• Gerard Conio. “Le Constructivisme Russe”. L'age D'homme, 1987, p. 68. Gerard Conio states that Rodtchenko shared the "anti-art" conception of the Inkhouk in Moscow. In French : A la revue Vechtch/L'objet, publiée en trois langues (russe, allemand, francais) à Berlin par Lissitzky et Ehrenbourg, Alexis Gan répondra par son livre Le Constructivisme, dans lequel il exposait le point de vue productiviste et récusait l’idéologie du vechtchisme (théorie de l'art comme production d’objets, de modèles). Rodtchenko partageait cette conception “anti-art” qui régnait a l’Inkhouk de Moscou et renoncera à toute activité artistique pour entrer or dans la production », pour se mettre au service de la vie.Armando Navarro (talk) 16:27, 28 April 2009 (UTC)
  • Jane Turner. “The dictionary of art”. Grove's Dictionaries, 1996, p. 892 : About the term "Monochrome" : “Artists concerned with criticizing rather than with affirming the value of painting in art have, paradoxically, also employed the monochrome. In such cases the monochrome functions polemically as metonym, substituting one type of painting for all painting or art in general. Examples of this strategy include the white and black monochromes of the early 1950s by Robert Rauschenberg and the achromes of Piero Manzoni; both artists aimed to reinvigorate the nihilism associated with earlier anti-art movements such as Dada. In the work of Olivier Mosset (b 1944), Niele Toroni (b 1937) and Terry Atkinson (b 1939) the monochrome signifies a radical political negativity; for Claude Rutault (b 1941) it represented an ironical expression of the historical impasse of painting itself.” Armando Navarro (talk) 17:48, 28 April 2009 (UTC)
The inclusion of a link to another article does not imply some kind of equivalence. It only implies that further reading may be of interest. Therefore I don't think there is that much harm done by linking some articles in the "See also" section to "Anti-art." But to make it more clear, maybe a note could be put after the link, stating that there is no implied equivalence or even a necessarily strong connection. Or perhaps that such linkage is disputed. The point I am trying to make is that the way out of our dilemma lies in nuanced language, carefully placed. Anyone agree? Bus stop (talk) 18:53, 28 April 2009 (UTC)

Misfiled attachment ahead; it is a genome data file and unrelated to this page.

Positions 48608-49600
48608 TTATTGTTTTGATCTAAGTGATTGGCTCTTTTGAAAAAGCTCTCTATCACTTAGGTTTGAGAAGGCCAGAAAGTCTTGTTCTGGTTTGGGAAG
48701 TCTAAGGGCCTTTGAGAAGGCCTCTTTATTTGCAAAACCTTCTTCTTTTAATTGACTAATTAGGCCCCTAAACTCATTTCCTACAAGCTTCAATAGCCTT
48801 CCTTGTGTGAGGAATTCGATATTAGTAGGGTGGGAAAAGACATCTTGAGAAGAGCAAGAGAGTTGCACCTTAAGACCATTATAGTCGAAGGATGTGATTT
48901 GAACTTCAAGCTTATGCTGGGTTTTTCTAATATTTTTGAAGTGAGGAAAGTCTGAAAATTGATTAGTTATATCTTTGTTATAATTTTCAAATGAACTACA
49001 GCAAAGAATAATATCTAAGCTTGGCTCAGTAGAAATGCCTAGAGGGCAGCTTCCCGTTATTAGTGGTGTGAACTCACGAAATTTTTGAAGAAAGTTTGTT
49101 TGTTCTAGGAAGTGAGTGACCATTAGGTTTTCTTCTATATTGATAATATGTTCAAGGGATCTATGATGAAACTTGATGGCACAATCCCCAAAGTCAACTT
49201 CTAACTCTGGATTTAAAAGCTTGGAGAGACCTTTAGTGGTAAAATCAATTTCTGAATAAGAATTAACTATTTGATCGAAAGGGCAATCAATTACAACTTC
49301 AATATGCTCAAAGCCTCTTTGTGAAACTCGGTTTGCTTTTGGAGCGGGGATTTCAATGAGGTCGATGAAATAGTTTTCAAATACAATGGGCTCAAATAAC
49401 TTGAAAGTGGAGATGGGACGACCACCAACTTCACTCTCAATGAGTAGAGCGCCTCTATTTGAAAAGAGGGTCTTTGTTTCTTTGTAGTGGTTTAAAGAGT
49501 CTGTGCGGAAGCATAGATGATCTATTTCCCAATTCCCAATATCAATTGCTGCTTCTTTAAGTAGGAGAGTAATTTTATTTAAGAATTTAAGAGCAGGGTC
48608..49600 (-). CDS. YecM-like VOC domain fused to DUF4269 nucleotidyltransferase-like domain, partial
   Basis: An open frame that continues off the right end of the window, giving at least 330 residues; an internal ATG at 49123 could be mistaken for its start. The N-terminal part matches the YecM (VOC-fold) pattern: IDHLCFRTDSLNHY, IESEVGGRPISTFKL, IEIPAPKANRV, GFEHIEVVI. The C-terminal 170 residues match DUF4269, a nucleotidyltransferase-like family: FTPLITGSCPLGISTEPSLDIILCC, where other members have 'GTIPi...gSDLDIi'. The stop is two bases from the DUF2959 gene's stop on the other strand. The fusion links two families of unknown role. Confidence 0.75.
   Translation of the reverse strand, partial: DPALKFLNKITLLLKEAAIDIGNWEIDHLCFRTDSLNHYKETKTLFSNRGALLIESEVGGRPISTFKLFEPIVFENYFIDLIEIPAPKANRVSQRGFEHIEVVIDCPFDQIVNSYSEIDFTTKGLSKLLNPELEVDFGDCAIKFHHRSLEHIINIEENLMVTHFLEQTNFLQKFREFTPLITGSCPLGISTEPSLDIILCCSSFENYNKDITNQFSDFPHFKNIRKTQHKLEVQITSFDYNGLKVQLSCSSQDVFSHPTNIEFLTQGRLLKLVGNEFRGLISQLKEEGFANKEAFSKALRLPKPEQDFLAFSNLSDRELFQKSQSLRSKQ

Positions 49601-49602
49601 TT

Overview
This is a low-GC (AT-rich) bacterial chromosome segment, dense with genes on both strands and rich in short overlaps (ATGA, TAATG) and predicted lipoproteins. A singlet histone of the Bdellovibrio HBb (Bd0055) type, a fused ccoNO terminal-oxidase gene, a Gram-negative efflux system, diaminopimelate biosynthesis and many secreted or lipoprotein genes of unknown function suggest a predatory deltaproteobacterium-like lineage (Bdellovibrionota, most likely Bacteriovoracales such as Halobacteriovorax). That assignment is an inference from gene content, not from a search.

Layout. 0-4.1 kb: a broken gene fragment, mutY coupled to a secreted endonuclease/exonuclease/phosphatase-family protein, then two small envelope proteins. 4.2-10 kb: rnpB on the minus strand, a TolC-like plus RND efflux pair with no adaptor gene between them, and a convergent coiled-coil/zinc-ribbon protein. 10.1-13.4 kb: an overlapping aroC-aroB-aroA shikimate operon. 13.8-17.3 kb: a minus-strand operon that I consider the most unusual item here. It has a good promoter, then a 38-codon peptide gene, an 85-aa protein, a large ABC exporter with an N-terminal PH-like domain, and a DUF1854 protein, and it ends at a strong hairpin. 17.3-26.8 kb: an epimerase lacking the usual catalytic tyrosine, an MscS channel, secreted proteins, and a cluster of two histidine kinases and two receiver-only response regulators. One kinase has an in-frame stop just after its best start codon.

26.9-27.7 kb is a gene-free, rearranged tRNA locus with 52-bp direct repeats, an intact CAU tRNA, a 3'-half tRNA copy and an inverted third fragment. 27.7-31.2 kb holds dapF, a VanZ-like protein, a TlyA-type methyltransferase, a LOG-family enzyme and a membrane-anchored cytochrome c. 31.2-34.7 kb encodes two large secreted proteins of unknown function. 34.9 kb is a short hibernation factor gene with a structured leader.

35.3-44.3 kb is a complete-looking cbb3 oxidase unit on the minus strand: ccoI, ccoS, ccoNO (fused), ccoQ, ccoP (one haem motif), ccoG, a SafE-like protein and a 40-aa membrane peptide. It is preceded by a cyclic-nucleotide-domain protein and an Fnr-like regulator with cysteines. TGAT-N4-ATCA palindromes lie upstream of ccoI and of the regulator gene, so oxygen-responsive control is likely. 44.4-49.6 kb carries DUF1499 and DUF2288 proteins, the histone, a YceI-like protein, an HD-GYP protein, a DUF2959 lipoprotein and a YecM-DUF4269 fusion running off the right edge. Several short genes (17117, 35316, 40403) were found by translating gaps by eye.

Voice of Fire[edit]

The image of the painting Voice of Fire in this article isn't a picture of the original painting, but rather a Photoshop recreation. I'm not sure how it made its way into this article, but simply recreating a painting seems like blatant forgery to me. I've replaced the image with a low-resolution picture of the original artwork. —Nick (T/C) 16:40, 7 February 2011 (UTC)


Should this article be added to the indicated category?

Malevich, Black Square, 1915[edit]

Malevich realized his first Black Square in 1915, not 1913. see here: MoMA and here: Hermitage Museum. Coldcreation (talk) 04:21, 24 April 2012 (UTC)

Need for a reactive critique of the movement[edit]

Surely there was some significant reaction in the critical community along the lines of, "This isn't merely bad art, but not in fact art at all." Don't get me wrong; I understand the argument of why this is a legitimate genre of painting, much as some guy sitting on a stage smoking a cigarette or spinning a top is recognized as performance art. Still, one thinks there must be a sizable negative critical reaction, if only amongst the establishment art critic community, that deconstructs this sort of deconstructionism, no? [signed] FLORIDA BRYAN — Preceding unsigned comment added by 2601:3:1000:5B1:9227:E4FF:FEF0:BBDE (talk) 19:49, 19 April 2014 (UTC)